Sian Chivers – Personal Identifier - A4265819
Medicine and Society in Europe, 1500 - 1930
Compare and contrast responses to plague in early modern Europe with those to Cholera in the nineteenth century.
Both the plague and cholera proved to be serious epidemics during different times in history and both met with similar and different responses depending on the medical knowledge of the time and on what people believed were the causes of the disease. The plague which was at its worst during the early modern period was most evident around Europe, in particular Italy and England whereas Cholera was most evident during the nineteenth century. There were many responses to each which helped control and minimise the damage caused by each epidemic.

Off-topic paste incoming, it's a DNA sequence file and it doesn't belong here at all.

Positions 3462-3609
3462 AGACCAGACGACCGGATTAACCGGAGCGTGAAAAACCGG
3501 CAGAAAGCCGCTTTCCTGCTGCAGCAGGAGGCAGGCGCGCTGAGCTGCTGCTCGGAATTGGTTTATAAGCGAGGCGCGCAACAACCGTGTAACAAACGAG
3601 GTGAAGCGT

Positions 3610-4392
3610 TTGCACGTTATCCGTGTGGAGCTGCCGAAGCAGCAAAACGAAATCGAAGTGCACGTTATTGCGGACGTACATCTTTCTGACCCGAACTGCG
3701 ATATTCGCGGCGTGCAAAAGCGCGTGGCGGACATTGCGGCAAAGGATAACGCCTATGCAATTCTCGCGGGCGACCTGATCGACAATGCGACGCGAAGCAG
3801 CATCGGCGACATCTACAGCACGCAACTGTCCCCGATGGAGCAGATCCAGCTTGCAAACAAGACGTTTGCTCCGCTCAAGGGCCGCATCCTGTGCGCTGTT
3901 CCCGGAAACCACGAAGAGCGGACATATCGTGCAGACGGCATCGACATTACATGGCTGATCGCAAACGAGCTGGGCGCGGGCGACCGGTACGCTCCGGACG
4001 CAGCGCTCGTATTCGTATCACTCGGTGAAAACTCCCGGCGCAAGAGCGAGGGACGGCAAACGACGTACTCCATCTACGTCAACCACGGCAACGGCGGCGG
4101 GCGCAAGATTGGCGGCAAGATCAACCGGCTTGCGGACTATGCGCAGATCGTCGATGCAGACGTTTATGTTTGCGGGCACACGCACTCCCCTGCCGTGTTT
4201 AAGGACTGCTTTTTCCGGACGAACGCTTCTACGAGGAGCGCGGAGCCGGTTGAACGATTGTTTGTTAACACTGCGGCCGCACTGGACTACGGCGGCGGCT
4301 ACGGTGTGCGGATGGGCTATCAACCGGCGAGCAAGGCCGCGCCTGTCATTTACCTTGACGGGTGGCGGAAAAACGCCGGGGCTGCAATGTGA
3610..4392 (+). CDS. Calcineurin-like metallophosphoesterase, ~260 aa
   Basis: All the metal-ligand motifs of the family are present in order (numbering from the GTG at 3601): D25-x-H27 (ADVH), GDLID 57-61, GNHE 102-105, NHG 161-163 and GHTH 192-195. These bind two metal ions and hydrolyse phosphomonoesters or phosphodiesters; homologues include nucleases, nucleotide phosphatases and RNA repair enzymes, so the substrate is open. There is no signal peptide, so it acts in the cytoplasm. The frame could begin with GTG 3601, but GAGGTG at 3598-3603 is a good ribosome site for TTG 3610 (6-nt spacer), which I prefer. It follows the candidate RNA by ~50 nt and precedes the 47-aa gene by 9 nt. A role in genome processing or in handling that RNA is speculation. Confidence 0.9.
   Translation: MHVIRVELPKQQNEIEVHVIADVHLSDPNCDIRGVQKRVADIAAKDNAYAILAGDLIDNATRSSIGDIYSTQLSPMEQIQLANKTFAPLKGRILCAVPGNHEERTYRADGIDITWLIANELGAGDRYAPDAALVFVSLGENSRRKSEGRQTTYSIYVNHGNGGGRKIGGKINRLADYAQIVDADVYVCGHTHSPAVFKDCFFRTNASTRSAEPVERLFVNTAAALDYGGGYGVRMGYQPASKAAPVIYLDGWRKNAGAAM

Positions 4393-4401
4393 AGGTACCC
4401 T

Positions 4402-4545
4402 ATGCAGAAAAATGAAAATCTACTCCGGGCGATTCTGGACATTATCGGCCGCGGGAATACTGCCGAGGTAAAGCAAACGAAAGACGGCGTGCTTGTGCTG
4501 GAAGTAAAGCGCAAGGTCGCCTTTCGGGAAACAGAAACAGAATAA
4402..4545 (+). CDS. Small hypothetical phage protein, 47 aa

One of the main responses to the epidemics was in the form of the quarantines. During the Plague this was evident firstly in Venice in the 17th century. Regulations were put in place by magistrates to control produce such as the food trade and the fresh water provisions, and people from entering and leaving the city. Along with controlling the incoming and outgoings of the city ‘decrees were issued to order the segregation of the sick from the healthy’ as a means of controlling the disease and stopping the sick contaminating the healthy (De Renzi, 2009, pg 138). As the method of quarantine had worked previously, elements of this are evident in the response to the outbreak of Cholera in the nineteenth century with quarantine of passengers on ships. The travellers were inspected and if suspected resulted in the isolation of infected persons in special hospitals (Brunton, 2009, pg 194). The theory was that if disease spread through contagion then it could be controlled through quarantine. Although favoured by some, it was rejected by others as this restricted trade. Unlike the plague, the Cholera epidemic was not affected greatly by the use of quarantines and so less rigorous quarantine policies were put...